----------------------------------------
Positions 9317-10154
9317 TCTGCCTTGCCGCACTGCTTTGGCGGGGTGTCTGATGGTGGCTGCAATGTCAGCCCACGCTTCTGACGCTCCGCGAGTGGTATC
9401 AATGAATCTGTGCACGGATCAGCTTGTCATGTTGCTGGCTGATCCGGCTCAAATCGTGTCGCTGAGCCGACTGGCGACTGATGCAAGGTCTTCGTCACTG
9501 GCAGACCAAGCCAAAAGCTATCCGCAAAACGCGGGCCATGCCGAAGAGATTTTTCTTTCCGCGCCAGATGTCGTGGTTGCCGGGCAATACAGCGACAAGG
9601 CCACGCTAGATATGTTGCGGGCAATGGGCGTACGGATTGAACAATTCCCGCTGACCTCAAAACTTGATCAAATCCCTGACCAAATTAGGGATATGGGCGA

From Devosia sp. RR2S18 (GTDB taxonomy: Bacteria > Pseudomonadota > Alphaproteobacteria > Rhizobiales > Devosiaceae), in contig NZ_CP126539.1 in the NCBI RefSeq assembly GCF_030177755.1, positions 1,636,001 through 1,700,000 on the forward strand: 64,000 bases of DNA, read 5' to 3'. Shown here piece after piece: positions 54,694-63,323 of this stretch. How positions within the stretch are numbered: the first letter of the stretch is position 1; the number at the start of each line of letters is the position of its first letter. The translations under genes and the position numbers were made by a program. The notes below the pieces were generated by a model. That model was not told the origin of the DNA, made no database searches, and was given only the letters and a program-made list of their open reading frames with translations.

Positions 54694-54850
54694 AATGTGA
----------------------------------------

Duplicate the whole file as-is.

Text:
Positions 9317-10154
9317 TCTGCCTTGCCGCACTGCTTTGGCGGGGTGTCTGATGGTGGCTGCAATGTCAGCCCACGCTTCTGACGCTCCGCGAGTGGTATC
9401 AATGAATCTGTGCACGGATCAGCTTGTCATGTTGCTGGCTGATCCGGCTCAAATCGTGTCGCTGAGCCGACTGGCGACTGATGCAAGGTCTTCGTCACTG
9501 GCAGACCAAGCCAAAAGCTATCCGCAAAACGCGGGCCATGCCGAAGAGATTTTTCTTTCCGCGCCAGATGTCGTGGTTGCCGGGCAATACAGCGACAAGG
9601 CCACGCTAGATATGTTGCGGGCAATGGGCGTACGGATTGAACAATTCCCGCTGACCTCAAAACTTGATCAAATCCCTGACCAAATTAGGGATATGGGCGA

From Devosia sp. RR2S18 (GTDB taxonomy: Bacteria > Pseudomonadota > Alphaproteobacteria > Rhizobiales > Devosiaceae), in contig NZ_CP126539.1 in the NCBI RefSeq assembly GCF_030177755.1, positions 1,636,001 through 1,700,000 on the forward strand: 64,000 bases of DNA, read 5' to 3'. Shown here piece after piece: positions 54,694-63,323 of this stretch. How positions within the stretch are numbered: the first letter of the stretch is position 1; the number at the start of each line of letters is the position of its first letter. The translations under genes and the position numbers were made by a program. The notes below the pieces were generated by a model. That model was not told the origin of the DNA, made no database searches, and was given only the letters and a program-made list of their open reading frames with translations.

Positions 54694-54850
54694 AATGTGA